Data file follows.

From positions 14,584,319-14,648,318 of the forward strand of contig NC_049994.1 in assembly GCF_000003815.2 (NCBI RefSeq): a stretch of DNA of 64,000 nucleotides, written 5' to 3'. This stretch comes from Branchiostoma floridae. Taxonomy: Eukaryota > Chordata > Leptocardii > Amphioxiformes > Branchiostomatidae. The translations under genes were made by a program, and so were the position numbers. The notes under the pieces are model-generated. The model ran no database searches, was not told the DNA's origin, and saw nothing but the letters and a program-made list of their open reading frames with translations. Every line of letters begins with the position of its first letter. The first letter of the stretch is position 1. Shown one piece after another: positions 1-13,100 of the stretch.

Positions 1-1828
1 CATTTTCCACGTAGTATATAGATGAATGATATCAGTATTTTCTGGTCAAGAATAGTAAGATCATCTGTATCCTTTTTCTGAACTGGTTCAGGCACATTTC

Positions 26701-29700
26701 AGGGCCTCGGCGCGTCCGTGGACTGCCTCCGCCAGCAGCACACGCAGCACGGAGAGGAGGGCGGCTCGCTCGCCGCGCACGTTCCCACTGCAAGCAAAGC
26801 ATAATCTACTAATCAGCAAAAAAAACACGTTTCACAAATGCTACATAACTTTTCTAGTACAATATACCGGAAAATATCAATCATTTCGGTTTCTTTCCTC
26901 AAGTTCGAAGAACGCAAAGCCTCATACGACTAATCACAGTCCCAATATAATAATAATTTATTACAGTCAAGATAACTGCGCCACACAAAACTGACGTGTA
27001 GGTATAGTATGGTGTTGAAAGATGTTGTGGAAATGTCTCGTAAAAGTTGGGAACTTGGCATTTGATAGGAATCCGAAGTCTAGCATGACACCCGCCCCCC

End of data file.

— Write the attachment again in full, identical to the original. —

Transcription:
From positions 14,584,319-14,648,318 of the forward strand of contig NC_049994.1 in assembly GCF_000003815.2 (NCBI RefSeq): a stretch of DNA of 64,000 nucleotides, written 5' to 3'. This stretch comes from Branchiostoma floridae. Taxonomy: Eukaryota > Chordata > Leptocardii > Amphioxiformes > Branchiostomatidae. The translations under genes were made by a program, and so were the position numbers. The notes under the pieces are model-generated. The model ran no database searches, was not told the DNA's origin, and saw nothing but the letters and a program-made list of their open reading frames with translations. Every line of letters begins with the position of its first letter. The first letter of the stretch is position 1. Shown one piece after another: positions 1-13,100 of the stretch.

Positions 1-1828
1 CATTTTCCACGTAGTATATAGATGAATGATATCAGTATTTTCTGGTCAAGAATAGTAAGATCATCTGTATCCTTTTTCTGAACTGGTTCAGGCACATTTC

Positions 26701-29700
26701 AGGGCCTCGGCGCGTCCGTGGACTGCCTCCGCCAGCAGCACACGCAGCACGGAGAGGAGGGCGGCTCGCTCGCCGCGCACGTTCCCACTGCAAGCAAAGC
26801 ATAATCTACTAATCAGCAAAAAAAACACGTTTCACAAATGCTACATAACTTTTCTAGTACAATATACCGGAAAATATCAATCATTTCGGTTTCTTTCCTC
26901 AAGTTCGAAGAACGCAAAGCCTCATACGACTAATCACAGTCCCAATATAATAATAATTTATTACAGTCAAGATAACTGCGCCACACAAAACTGACGTGTA
27001 GGTATAGTATGGTGTTGAAAGATGTTGTGGAAATGTCTCGTAAAAGTTGGGAACTTGGCATTTGATAGGAATCCGAAGTCTAGCATGACACCCGCCCCCC